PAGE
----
571       using  the  F_SETSIG fcntl(2); the handler of the real time signal will
572       be called with the file descriptor in the si_fd field of its siginfo_t.
573       See fcntl(2) for more information.
575       Under  some  circumstances (e.g., multiple processes accessing a single
576       socket), the condition that caused the SIGIO may  have  already  disap‐
577       peared  when  the  process  reacts to the signal.  If this happens, the
578       process should wait again because Linux will resend the signal later.
580   /proc interfaces
581       The core socket networking parameters can be accessed via files in  the
582       directory /proc/sys/net/core/.
584       rmem_default
585              contains the default setting in bytes of the socket receive buf‐
586              fer.
588       rmem_max
589              contains the maximum socket receive buffer size in bytes which a
590              user may set by using the SO_RCVBUF socket option.
592       wmem_default
593              contains the default setting in bytes of the socket send buffer.
595       wmem_max
596              contains  the  maximum  socket send buffer size in bytes which a
597              user may set by using the SO_SNDBUF socket option.
599       message_cost and message_burst
600              configure the token bucket filter used  to  load  limit  warning
601              messages caused by external network events.
603       netdev_max_backlog
604              Maximum number of packets in the global input queue.
606       optmem_max
607              Maximum  length of ancillary data and user control data like the
608              iovecs per socket.
610   Ioctls
611       These operations can be accessed using ioctl(2):
613           error = ioctl(ip_socket, ioctl_type, &value_result);
615       SIOCGSTAMP
616              Return a struct timeval with the receive timestamp of  the  last
617              packet  passed  to  the user.  This is useful for accurate round
618              trip time measurements.  See setitimer(2) for a  description  of
619              struct  timeval.   This  ioctl should be used only if the socket
620              options SO_TIMESTAMP and  SO_TIMESTAMPNS  are  not  set  on  the
621              socket.   Otherwise, it returns the timestamp of the last packet
622              that was received while SO_TIMESTAMP and SO_TIMESTAMPNS were not
623              set,  or  it  fails  if no such packet has been received, (i.e.,
624              ioctl(2) returns -1 with errno set to ENOENT).
626       SIOCSPGRP
627              Set the process or process group that is  to  receive  SIGIO  or
628              SIGURG  signals  when  I/O  becomes  possible  or urgent data is
629              available.  The argument is a pointer to a pid_t.   For  further
630              details, see the description of F_SETOWN in fcntl(2).
632       FIOASYNC
633              Change  the  O_ASYNC  flag to enable or disable asynchronous I/O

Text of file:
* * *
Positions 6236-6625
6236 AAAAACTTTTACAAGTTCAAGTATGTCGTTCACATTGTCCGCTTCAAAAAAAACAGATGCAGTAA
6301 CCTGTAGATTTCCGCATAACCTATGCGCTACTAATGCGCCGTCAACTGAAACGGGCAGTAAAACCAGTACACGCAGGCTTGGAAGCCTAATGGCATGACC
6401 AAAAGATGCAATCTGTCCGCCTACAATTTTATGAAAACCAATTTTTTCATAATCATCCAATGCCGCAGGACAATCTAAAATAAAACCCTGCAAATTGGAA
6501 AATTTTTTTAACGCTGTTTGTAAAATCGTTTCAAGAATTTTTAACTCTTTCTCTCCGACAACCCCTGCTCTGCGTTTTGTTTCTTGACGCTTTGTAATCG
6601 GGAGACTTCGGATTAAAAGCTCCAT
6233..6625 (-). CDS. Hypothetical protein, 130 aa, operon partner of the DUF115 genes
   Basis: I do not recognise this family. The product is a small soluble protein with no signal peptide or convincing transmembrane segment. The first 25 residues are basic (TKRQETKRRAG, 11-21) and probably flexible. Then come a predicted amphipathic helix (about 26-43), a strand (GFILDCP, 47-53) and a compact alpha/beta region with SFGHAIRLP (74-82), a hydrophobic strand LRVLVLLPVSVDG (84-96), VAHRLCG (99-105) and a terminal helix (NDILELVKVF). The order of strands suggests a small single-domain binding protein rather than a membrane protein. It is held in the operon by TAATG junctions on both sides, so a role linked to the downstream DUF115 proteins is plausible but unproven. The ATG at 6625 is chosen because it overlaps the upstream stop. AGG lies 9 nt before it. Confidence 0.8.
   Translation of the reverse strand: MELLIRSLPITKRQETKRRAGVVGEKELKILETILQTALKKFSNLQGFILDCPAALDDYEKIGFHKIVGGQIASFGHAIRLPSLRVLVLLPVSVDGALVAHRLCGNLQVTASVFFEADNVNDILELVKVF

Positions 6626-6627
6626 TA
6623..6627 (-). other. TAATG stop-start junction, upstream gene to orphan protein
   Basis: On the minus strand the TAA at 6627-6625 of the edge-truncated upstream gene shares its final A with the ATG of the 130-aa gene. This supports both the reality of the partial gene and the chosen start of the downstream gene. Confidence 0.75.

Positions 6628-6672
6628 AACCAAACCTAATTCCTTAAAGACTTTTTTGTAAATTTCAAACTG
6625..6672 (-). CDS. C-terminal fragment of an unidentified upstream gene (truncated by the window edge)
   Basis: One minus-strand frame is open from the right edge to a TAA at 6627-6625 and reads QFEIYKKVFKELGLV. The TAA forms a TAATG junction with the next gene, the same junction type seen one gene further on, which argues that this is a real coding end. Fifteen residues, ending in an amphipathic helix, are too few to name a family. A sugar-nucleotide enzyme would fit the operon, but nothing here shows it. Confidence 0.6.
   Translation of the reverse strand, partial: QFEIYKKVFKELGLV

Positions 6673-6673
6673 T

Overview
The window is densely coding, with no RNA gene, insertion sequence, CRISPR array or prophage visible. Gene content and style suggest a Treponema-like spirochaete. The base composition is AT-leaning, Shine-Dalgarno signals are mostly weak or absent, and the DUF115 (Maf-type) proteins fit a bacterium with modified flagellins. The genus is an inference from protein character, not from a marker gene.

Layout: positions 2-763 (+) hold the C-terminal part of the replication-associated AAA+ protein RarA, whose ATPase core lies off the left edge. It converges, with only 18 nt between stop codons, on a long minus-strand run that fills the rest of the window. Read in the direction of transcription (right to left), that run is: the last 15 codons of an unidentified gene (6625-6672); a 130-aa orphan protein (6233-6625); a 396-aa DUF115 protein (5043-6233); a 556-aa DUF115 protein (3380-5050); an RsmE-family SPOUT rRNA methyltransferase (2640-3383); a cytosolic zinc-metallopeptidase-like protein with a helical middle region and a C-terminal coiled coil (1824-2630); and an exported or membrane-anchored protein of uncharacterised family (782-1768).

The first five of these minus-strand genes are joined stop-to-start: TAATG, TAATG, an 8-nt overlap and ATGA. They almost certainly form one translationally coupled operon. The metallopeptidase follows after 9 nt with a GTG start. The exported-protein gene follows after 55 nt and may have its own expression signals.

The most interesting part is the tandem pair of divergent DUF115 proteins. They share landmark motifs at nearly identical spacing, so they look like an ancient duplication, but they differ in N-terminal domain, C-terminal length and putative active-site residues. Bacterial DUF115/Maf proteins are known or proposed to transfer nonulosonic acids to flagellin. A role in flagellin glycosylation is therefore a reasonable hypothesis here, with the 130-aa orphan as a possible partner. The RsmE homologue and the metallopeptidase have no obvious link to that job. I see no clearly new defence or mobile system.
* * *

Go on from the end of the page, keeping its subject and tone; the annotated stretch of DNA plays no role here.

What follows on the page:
634              mode of the socket.  Asynchronous I/O mode means that the  SIGIO
635              signal  or the signal set with F_SETSIG is raised when a new I/O
636              event occurs.
638              Argument is an integer boolean flag.  (This operation is synony‐
639              mous with the use of fcntl(2) to set the O_ASYNC flag.)
641       SIOCGPGRP
642              Get  the current process or process group that receives SIGIO or
643              SIGURG signals, or 0 when none is set.
645       Valid fcntl(2) operations:
647       FIOGETOWN
648              The same as the SIOCGPGRP ioctl(2).
650       FIOSETOWN
651              The same as the SIOCSPGRP ioctl(2).


654       SO_BINDTODEVICE was introduced in Linux 2.0.30.  SO_PASSCRED is new  in
655       Linux 2.2.  The /proc interfaces were introduced in Linux 2.2.  SO_RCV‐
656       TIMEO and SO_SNDTIMEO are supported since Linux 2.3.41.  Earlier, time‐
657       outs  were  fixed to a protocol-specific setting, and could not be read
658       or written.


661       Linux assumes that half of the send/receive buffer is used for internal
662       kernel structures; thus the values in the corresponding /proc files are
663       twice what can be observed on the wire.
665       Linux will allow port reuse only with the SO_REUSEADDR option when this
666       option was set both in the previous program that performed a bind(2) to
667       the port and in the program that wants to reuse the port.  This differs
668       from  some implementations (e.g., FreeBSD) where only the later program
669       needs to set the SO_REUSEADDR option.  Typically this difference is in‐
670       visible, since, for example, a server program is designed to always set
671       this option.


674       wireshark(1),   bpf(2),   connect(2),   getsockopt(2),   setsockopt(2),
675       socket(2),   pcap(3),   address_families(7),  capabilities(7),  ddp(7),
676       ip(7), ipv6(7), packet(7), tcp(7), udp(7), unix(7), tcpdump(8)


679       This page is part of release 5.10 of the Linux  man-pages  project.   A
680       description  of  the project, information about reporting bugs, and the
681       latest    version    of    this    page,    can     be     found     at
682       https://www.kernel.org/doc/man-pages/.
686Linux                             2020-08-13                         SOCKET(7)